Remember, these two characters are supposed to just be naturally drawn to each other through preternatural sexual chemistry (hereafter referred to as PSC). I know more about that damn 1850s couch than I understand how they connected or what the hell was going on during their incredibly abstract sexy times (wait, did he actually punch her? no? maybe?). I also threw some major shade on those really violent metaphors through my yawning (if they are metaphors).

The Pride of Jared MacKade

So once Bad Boy Rafe gets his happy ending, it’s time to tell the tale of Lawyer Jared (the second twofer book in the series relays stories of Sheriff Devin and Farmer Shane, if anyone is interested). Jared gets in a tizzy because of a defiant, independent single mother who, like all women, apparently wants nothing more than to just be dominated and then taken care of. And I shit you not, her name is Savannah Morningstar, which is okay because she’s part Native American and therefore “exotic.” She’s also an artist and he is a boring lawyer with the worst color scheme of all time in his office (this is a major plot point).

The Pride of Jared MacKade wasn’t as awful, but the bar is set pretty damn low. This story is less about the “bad boy” trope and more about the persistent approach. It’s cool that Savannah is independent and all, but again the plot is really pretty sexist. Jared gets his undies in a wad because she used to support herself through exotic dancing and “he has a right to know” if she was ever a prostitute. He also gets mad at her secretiveness surrounding her past. Savannah gets upset by the perfect appearance of Regan as an ideal she can never measure up to. And I’m not sure either of these plot points would even be unbearable as they are if they were handled differently, i.e., not in a ham-fisted, unimaginative, melodramatic way that doesn’t seem to have much root in the characters. Or if Jared even really changed at the end. But even under his “heroism,” his possessiveness and obvious dominant position in the relationship as “the man” stay the same.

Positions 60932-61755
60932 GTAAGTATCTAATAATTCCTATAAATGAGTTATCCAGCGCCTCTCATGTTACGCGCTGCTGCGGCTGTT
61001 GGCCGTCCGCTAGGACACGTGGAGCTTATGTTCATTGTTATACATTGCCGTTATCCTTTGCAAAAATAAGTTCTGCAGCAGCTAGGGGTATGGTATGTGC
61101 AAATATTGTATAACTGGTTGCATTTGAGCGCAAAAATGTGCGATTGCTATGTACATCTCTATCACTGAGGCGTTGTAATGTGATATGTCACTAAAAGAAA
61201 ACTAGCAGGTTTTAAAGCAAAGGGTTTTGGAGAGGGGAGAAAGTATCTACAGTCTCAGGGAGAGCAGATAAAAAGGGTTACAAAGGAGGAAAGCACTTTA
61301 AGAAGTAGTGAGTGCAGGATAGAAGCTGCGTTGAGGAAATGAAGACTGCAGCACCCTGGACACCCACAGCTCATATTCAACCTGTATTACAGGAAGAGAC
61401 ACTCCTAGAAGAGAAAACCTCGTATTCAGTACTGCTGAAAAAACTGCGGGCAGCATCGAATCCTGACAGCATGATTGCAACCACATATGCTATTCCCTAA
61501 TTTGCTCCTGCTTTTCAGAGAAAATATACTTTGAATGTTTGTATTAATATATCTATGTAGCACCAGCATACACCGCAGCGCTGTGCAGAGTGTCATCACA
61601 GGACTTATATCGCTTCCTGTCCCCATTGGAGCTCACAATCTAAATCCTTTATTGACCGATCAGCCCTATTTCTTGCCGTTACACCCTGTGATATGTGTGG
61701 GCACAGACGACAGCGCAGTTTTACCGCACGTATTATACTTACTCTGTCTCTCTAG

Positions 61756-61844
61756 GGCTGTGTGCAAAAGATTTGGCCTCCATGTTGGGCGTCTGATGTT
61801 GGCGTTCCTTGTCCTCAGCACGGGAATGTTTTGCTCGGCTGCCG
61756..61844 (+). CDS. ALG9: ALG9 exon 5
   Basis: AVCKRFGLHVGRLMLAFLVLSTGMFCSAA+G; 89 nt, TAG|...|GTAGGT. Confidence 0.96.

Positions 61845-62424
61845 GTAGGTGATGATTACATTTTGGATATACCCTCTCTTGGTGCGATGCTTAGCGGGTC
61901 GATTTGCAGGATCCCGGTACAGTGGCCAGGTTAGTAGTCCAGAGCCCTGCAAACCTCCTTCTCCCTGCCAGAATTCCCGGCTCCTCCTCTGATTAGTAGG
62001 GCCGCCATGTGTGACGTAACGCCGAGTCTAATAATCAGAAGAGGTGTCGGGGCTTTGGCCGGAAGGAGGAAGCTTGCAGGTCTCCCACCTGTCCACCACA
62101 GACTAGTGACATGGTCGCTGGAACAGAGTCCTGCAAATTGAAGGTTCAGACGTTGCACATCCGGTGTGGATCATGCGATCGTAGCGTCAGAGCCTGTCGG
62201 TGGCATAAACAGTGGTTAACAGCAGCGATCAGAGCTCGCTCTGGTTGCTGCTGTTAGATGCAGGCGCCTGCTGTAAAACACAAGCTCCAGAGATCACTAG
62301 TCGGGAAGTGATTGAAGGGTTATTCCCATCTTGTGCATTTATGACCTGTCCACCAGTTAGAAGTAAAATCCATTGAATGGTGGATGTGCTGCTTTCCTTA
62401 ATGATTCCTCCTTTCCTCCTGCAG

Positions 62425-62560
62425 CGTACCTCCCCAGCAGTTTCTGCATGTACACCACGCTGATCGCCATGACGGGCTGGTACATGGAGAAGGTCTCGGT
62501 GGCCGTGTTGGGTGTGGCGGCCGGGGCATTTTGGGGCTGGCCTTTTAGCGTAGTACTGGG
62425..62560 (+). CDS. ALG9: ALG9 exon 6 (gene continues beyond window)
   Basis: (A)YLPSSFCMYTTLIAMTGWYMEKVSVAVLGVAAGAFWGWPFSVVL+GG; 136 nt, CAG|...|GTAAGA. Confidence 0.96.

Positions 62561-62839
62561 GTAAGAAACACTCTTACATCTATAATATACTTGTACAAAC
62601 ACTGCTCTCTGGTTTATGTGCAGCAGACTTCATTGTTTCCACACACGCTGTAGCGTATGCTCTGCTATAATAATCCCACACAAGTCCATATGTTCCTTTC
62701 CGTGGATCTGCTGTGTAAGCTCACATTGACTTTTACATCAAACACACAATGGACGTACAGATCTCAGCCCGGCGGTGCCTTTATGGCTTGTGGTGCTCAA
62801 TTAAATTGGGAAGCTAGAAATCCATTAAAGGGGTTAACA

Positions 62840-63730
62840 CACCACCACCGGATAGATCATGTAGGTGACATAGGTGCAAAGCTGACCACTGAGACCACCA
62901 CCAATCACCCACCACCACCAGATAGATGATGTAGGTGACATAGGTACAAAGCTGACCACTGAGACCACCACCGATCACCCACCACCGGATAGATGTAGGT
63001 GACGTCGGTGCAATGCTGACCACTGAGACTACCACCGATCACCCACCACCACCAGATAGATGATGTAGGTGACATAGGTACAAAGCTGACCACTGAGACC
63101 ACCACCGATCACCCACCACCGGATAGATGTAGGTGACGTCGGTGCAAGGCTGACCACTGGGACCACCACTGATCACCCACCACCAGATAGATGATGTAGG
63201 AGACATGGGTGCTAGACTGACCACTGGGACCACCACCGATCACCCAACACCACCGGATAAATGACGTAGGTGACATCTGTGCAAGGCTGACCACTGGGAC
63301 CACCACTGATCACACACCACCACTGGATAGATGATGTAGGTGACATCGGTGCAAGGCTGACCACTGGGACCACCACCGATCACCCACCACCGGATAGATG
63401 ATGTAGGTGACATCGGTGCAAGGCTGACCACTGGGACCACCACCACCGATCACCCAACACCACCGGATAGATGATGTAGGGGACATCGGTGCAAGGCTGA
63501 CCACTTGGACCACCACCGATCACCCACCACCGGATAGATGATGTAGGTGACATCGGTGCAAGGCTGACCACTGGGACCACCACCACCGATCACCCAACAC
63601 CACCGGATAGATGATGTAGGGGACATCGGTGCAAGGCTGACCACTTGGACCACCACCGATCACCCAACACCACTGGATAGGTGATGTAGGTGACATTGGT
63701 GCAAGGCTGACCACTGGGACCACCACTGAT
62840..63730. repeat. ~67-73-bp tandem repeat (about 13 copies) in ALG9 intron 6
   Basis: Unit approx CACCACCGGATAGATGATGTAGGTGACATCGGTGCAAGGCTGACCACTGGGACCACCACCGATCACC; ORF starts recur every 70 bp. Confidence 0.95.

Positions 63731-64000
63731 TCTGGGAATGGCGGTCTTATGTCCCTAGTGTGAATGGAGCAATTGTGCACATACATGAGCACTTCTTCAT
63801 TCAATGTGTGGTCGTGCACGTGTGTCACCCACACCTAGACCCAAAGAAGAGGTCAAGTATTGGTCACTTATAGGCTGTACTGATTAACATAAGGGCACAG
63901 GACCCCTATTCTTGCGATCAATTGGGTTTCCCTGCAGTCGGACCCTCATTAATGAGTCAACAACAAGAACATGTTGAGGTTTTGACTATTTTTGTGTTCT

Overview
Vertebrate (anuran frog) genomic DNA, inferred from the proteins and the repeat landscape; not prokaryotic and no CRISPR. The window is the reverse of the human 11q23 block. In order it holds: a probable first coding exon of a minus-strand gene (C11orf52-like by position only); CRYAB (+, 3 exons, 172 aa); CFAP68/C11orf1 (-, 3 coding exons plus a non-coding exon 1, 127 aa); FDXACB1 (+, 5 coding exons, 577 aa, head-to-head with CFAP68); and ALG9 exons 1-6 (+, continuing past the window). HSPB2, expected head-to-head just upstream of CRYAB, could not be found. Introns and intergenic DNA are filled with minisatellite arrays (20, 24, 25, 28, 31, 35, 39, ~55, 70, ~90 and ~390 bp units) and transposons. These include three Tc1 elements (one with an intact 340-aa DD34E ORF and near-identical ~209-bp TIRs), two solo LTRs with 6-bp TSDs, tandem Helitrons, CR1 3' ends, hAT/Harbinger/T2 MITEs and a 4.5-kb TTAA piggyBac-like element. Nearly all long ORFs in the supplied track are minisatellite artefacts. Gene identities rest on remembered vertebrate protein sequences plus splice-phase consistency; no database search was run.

So yeah. Bad just bad. Boring and awful, so much so I can’t turn on the critical, lets-unpack-these-tropes part of my brain. Just crap. Crap I say.

Okay, now that I’ve had my temper tantrum, I’d really like anyone with anything to add to step in and help me understand the popularity of novels like this and Roberts as an author. Granted, I’ve read one book from the 200 she’s produced in the past 30-plus years. Are there any people in the audience who have more to add about things like theory or the perception of the genre? Are all romances this bad? Is this one even bad or is it relatively good to those familiar with the genre? I’m just baffled. Please help.

I Read an eBook and I’m Not Sure How I Feel About it

One of my favorite videos out of the past couple years is “B*tches in Bookshops,” a parody of a Yeezy/Jay-Z collaboration that contains the line: “You use a Kindle? I carry spines.” These are words I live my life by. I don’t really care how the technology has changed so you can highlight, annotate, not get as much eye fatigue, whatever.